Le Marche –The Adriatic Wine Jewel

Looking over one of Santa Liberata's vineyards through a glass of Pecorino. PHOTO: TERRY DUARTE.

Looking over one of Santa Liberata’s vineyards through a glass of Pecorino. PHOTO: TERRY DUARTE.

Most lovers of Italian wine are familiar with the more famous wine areas of Italy: Piedmont, Tuscany and to a lesser extent Umbria, Campania and Sicily. All of these are on the Mediterranean side of Italy. However, on the Adriatic side of the mountains you will find some really excellent wines that, though somewhat unknown in the States, are well worth tasting. It is now my pleasure to introduce you to these, along with the names of some of my favorite producers of these wines.

Over the past ten years my wife and I have visited Le Marche – or Marche, as the natives call it – a number of times. Marche is a long, thin region stretching from Emilia-Romagna in the north down to Abruzzo in the south. All of Marche is along the Adriatic Sea, paralleling the mountains, with much of it close to the foothills. Grapes are grown both in the foothill regions and occasionally more inland. As in most of Italy, there are a number of different grape types found in Marche, but I will concentrate on the most common types grown.

White Wines

A bottle of Collestafano's Verdicchio di Metalica. PHOTOS BY TERRY DUARTE.

A bottle of Collestafano’s Verdicchio di Metalica. PHOTOS BY TERRY DUARTE.

Perhaps the best known white wine from Marche comes from the Verdicchio grape. Two different varieties are grown. The predominant one is Verdicchio dei Castelli di Jesi, which is found in the vineyards around the city of Jesi. This Verdicchio produces a pleasant, dry white wine that is fresh and light, excellent with seafood or as an appetizer. I like the Verdicchios dei Castelli di Jesi from Umani Ronchi and Sartarelli, but there are many more good ones.

The second type of Verdicchio is called Verdicchio di Metalica. It is different because it is made from grapes grown in a different micro climate. Verdicchio dei Castelli’s grapes are grown in vineyards by the Adriatic and are affected by the sea air and temperatures. Verdicchio di Metalica’s grapes are grown in vineyards much farther inland and are not subjected to the influence of the sea. The result is grapes that produce a dry white wine that is more robust and crisper with a higher alcohol level. Collestefano is an excellent example of Verdicchio di Metalica.

La Fortursia's wines.

La Fortursia’s wines.

Other Marche whites that are gaining popularity in Italy and other parts of Europe are Pecorino and Passerina. Most wineries in both the Offida and Ripatransone areas produce both of these wines, with Pecorino the most popular. Passerina is the lighter of the two. Both are excellent with seafood or as appetizers. Among my favorites are the CiuCiu wines from the Offida area and the La Fontursia winery in Ripatransone. CiuCiu’s Merlettaie Offida Pecorino and La Fontursia’s Crivellino Pecorino are both excellent examples of this wine. Also, I include the Passerina and Pecorino from Santa Liberata Winery in Lido di Fermo where winemaker Martina Savini continues to produce excellent wines.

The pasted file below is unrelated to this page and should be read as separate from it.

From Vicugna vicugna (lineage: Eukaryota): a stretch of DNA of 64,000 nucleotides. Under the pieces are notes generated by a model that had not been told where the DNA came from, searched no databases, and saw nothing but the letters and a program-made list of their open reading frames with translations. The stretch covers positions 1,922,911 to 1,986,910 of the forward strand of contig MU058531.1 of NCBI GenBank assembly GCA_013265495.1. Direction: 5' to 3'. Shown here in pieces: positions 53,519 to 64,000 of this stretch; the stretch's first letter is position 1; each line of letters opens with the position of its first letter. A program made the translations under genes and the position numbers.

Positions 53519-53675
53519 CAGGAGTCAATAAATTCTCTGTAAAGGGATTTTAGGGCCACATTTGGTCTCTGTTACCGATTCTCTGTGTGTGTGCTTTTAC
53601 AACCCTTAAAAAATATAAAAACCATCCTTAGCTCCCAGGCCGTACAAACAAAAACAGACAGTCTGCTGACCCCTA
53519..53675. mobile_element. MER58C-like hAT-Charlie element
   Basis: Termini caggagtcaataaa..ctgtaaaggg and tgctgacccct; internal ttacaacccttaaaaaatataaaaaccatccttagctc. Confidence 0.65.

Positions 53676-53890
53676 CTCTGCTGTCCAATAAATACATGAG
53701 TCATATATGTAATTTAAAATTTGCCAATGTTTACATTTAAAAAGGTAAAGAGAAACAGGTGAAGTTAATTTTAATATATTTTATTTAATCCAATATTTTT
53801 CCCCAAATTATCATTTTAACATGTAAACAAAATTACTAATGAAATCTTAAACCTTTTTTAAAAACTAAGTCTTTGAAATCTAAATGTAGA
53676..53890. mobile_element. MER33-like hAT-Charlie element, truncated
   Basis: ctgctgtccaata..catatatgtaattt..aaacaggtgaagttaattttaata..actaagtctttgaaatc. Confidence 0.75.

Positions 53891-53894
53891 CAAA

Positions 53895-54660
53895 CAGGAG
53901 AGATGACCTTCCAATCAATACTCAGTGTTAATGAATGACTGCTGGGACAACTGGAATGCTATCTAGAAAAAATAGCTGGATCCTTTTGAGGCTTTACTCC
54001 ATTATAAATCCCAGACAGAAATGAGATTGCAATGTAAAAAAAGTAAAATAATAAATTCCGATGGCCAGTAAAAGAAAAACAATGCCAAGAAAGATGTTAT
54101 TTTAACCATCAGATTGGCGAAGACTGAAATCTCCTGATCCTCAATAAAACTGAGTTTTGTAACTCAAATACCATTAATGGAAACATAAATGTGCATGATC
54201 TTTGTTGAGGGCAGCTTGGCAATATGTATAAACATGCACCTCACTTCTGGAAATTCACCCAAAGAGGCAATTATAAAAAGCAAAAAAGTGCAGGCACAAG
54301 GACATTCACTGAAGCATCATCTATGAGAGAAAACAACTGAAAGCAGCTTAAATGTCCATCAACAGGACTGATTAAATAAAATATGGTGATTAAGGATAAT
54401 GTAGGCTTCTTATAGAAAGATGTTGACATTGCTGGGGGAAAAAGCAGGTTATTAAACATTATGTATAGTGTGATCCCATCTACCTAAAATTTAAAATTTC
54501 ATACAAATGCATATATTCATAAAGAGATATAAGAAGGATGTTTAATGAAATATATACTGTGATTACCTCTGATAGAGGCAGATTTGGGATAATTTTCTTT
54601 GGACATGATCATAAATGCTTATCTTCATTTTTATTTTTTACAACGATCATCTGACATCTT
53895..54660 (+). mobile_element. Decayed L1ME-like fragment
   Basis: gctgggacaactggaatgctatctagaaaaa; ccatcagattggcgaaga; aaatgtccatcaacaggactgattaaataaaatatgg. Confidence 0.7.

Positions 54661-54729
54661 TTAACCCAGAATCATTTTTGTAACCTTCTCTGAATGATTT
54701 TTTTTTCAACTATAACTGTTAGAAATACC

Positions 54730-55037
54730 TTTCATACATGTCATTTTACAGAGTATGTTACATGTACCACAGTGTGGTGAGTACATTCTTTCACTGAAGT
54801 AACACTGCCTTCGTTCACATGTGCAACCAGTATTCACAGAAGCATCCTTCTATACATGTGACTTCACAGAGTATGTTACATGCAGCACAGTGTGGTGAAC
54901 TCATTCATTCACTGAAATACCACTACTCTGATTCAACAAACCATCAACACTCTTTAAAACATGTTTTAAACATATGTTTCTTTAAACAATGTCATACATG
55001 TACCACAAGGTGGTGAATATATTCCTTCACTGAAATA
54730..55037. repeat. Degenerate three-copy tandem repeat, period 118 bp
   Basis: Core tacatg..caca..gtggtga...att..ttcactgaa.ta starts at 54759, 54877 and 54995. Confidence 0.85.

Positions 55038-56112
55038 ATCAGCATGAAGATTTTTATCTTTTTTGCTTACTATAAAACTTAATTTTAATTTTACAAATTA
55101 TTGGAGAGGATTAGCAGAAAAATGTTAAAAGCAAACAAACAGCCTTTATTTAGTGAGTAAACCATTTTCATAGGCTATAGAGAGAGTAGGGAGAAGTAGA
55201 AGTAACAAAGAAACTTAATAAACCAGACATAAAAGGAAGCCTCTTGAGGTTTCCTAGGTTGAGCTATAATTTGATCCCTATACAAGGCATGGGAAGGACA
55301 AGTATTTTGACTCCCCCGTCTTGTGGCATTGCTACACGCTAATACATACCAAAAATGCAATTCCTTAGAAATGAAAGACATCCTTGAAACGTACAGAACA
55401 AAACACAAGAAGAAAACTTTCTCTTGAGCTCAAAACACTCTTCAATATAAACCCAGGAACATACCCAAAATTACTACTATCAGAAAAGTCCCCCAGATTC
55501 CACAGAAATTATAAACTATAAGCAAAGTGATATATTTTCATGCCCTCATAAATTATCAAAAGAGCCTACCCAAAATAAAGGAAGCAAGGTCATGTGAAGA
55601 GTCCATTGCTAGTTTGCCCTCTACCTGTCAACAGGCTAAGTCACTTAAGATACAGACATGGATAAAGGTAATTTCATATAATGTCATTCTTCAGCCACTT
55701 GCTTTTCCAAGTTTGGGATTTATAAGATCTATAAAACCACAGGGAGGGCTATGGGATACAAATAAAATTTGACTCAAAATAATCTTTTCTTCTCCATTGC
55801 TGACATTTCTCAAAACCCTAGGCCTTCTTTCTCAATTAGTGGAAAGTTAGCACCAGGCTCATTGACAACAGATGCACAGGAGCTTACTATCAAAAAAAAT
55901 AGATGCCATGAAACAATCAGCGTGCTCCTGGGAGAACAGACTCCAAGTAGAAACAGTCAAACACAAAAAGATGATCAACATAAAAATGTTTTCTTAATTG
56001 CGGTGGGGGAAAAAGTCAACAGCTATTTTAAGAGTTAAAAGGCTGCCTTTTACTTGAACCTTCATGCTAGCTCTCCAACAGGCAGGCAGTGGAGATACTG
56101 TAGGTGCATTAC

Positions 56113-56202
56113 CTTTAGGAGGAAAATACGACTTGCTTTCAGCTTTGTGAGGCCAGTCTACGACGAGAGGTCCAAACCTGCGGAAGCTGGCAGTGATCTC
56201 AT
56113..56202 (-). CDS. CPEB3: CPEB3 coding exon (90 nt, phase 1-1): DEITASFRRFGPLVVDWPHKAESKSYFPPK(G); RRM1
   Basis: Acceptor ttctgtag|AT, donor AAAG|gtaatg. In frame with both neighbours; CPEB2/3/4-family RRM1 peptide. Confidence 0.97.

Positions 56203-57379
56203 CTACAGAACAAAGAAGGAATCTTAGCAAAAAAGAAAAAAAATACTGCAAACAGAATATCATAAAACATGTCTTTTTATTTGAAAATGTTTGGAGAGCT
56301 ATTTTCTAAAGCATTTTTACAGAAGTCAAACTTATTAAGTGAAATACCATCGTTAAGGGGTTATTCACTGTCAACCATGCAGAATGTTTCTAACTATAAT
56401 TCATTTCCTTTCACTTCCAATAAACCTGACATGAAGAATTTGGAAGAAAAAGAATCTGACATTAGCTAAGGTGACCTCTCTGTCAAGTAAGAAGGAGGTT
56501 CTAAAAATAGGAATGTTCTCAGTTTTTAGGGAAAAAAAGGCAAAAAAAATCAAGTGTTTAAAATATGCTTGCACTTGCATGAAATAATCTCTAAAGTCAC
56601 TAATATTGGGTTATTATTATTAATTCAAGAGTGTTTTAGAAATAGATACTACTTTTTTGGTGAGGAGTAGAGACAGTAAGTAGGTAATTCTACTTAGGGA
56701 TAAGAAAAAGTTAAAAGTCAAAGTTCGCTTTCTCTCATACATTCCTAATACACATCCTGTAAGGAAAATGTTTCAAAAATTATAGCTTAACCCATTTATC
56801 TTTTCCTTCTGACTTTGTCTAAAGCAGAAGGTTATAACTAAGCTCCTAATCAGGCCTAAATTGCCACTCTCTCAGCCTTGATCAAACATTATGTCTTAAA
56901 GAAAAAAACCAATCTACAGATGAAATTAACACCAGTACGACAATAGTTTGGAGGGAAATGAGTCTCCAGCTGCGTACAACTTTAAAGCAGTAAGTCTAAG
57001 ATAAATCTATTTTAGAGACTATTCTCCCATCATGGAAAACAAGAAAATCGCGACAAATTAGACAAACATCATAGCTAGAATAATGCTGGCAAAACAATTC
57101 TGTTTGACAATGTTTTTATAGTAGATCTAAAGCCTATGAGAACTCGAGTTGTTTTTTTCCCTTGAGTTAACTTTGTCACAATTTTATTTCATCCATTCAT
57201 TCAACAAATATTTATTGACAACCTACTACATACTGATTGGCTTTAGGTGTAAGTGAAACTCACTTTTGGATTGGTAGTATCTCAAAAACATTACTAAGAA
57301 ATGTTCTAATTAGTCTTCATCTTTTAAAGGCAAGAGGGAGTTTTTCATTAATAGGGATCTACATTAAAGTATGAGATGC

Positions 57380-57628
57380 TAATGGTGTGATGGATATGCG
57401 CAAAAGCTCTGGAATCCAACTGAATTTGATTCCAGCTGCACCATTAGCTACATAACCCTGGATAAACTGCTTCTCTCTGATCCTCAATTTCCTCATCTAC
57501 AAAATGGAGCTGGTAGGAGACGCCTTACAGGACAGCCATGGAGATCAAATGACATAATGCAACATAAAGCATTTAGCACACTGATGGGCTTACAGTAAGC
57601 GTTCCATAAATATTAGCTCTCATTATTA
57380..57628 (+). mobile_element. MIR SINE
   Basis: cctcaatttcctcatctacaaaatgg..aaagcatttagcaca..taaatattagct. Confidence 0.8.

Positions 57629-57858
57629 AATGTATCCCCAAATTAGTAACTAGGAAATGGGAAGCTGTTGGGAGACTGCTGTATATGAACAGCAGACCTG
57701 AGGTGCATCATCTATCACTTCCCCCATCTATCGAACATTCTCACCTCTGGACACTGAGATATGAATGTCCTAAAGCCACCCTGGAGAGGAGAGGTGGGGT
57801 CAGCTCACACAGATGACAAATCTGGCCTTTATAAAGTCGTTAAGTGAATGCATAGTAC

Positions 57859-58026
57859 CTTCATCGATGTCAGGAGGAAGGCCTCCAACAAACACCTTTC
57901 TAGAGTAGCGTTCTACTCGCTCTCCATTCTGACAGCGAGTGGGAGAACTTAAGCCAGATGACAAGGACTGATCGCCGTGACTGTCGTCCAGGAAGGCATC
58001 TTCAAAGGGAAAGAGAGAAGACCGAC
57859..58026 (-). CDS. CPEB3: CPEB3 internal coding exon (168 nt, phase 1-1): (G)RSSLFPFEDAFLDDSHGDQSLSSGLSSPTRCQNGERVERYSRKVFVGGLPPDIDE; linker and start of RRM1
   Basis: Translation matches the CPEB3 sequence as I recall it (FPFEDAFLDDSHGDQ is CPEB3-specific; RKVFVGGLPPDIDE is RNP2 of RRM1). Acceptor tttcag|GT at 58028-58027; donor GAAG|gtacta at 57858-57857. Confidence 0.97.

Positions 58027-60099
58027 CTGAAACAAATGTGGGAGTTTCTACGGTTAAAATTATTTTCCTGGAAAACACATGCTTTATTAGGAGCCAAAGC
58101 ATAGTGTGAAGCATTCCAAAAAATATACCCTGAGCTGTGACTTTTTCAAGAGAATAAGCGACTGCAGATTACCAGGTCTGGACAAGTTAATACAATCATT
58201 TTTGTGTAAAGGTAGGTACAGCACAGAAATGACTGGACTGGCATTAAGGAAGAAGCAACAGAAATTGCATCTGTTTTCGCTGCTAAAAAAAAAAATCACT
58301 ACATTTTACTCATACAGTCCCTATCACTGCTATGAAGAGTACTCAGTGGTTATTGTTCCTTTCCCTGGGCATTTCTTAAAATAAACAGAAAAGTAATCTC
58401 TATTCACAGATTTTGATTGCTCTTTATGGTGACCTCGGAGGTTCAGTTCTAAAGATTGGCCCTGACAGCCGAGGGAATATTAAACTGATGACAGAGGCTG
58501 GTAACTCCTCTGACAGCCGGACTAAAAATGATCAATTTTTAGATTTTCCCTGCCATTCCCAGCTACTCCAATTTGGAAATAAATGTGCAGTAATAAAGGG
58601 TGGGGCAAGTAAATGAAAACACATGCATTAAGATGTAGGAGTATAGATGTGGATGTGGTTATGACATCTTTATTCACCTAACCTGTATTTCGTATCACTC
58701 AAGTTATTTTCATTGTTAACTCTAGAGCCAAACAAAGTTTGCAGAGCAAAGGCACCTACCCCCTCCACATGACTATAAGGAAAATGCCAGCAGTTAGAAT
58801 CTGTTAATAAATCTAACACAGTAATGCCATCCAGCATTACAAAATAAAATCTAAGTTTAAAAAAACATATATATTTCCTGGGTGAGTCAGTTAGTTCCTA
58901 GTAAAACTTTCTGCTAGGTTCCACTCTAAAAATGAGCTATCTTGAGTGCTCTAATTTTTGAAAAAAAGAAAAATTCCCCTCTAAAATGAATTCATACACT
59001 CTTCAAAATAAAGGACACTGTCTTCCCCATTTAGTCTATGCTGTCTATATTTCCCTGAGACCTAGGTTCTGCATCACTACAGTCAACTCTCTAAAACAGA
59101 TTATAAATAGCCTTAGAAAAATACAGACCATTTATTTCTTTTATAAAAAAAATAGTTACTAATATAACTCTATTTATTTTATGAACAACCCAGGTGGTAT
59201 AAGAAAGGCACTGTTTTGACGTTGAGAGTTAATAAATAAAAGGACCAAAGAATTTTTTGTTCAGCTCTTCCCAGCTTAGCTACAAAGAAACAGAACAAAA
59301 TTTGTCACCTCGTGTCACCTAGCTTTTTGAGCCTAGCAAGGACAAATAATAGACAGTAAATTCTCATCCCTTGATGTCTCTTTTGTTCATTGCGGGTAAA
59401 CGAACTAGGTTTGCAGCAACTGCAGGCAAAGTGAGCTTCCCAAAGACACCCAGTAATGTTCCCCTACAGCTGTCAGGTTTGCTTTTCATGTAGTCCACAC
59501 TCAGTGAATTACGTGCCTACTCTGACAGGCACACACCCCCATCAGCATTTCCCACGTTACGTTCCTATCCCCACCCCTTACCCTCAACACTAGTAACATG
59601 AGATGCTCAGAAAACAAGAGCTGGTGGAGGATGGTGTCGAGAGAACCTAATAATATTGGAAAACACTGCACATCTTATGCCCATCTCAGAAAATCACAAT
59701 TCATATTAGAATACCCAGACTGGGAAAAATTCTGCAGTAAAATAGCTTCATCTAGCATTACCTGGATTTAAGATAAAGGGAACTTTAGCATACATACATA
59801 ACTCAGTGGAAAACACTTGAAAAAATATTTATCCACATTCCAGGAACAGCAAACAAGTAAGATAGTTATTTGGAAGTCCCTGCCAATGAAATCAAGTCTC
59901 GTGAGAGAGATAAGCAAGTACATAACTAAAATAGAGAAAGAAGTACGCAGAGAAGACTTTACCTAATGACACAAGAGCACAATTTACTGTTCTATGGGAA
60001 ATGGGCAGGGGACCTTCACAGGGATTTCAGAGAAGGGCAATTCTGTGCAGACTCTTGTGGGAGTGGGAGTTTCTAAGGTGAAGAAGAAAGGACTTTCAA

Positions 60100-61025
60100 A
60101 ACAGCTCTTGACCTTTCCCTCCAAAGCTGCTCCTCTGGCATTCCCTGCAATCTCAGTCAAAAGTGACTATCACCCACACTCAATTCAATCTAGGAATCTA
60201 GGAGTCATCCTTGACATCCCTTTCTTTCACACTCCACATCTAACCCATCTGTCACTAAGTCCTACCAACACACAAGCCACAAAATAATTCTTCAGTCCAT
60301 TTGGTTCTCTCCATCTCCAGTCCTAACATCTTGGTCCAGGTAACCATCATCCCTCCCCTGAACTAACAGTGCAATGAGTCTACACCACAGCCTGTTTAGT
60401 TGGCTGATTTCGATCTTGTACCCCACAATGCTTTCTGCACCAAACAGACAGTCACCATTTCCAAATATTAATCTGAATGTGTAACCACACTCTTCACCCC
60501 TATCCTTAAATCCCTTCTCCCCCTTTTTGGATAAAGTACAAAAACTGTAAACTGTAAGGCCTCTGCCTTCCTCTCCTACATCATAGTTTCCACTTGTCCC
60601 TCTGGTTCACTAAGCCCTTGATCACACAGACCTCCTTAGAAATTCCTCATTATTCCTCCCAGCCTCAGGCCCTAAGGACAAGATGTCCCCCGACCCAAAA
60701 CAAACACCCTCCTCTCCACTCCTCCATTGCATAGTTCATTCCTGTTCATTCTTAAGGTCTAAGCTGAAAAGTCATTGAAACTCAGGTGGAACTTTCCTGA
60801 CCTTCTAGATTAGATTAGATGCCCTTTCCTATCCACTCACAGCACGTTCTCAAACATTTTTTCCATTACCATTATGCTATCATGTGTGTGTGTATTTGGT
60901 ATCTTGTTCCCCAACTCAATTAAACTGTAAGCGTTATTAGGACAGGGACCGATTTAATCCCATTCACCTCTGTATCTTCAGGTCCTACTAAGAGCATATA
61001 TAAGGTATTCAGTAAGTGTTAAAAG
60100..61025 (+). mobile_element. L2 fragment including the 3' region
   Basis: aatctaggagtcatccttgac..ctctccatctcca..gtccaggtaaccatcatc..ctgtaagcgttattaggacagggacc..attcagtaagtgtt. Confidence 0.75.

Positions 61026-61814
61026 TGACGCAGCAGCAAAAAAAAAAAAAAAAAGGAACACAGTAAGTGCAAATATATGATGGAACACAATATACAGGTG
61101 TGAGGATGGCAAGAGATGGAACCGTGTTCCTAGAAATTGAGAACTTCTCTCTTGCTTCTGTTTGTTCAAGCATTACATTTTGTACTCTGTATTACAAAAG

Another white grape is Ribona, also known as Maceratino Bianco. The wine made from this grape is lighter than the Verdicchio di Metalica, but interesting to drink. I like this wine and would like to see it enjoy more widespread acceptance. The Ribonna from Murola Winery is an excellent example.

There are more different white wines produced in Marche, but these are the types you will probably see most.

Red Wines

Red grapes in Marche are not as numerous as white ones. The predominant red grapes are Montepulciano and Sangiovese. A third indigenous red grape is Lacrima.

The red wine found the most is Rosso Piceno, normally a blend of 60-70% Montepulciano and 40-30% Sangiovese. Rosso Piceno is a very smooth and full-bodied wine and one of my favorite Italian blends. Two of my favorites come from the aforementioned wineries. They are CiuCiu’s Gotica and La Fontursia’s Crivellino Rosso Piceno.

 Conte Leopardi's wines.

Conte Leopardi’s wines.

Made from the same grapes but with different percentages (0-100% Montepulciano, the balance Sangiovese) is Rosso Conero, sometimes called simply Conero. To be called a Rosso Conero, all of the grapes used must be grown in the Monte Conero reserve area. I really like the Conte Leopardi Pigmento Conero Riserva, a 100% Montepulciano grape wine, big but elegant and smooth.

Another somewhat unique Marche wine is Lacrima di Morro d’Alba, a very aromatic wine that must be made from a minimum of 85% Lacrima grapes. It is not related to the Campanian wine Lacryma Christi. It is a wine you either love or hate.

As in many other regions of Italy, you will find French varietals grown in Marche as well. Le Senate winery in Altidona produces a number of Bordeaux-inspired wines. My favorite is their Blu Velluto Spento, a 100% Cabernet Franc wine. Also, Murola’s Brunforte, a 100% Merlot wine, is excellent.

I have mentioned some of my favorite wineries, but there are a number of other good producers of all of these wines in Marche. And if you are looking for good seafood, I recommend Trattoria Trentesette in Porto Sant’Elpidio, where owner and wine lover Stefano Alessandrini will gladly help you with a reasonably-priced wine from his collection.

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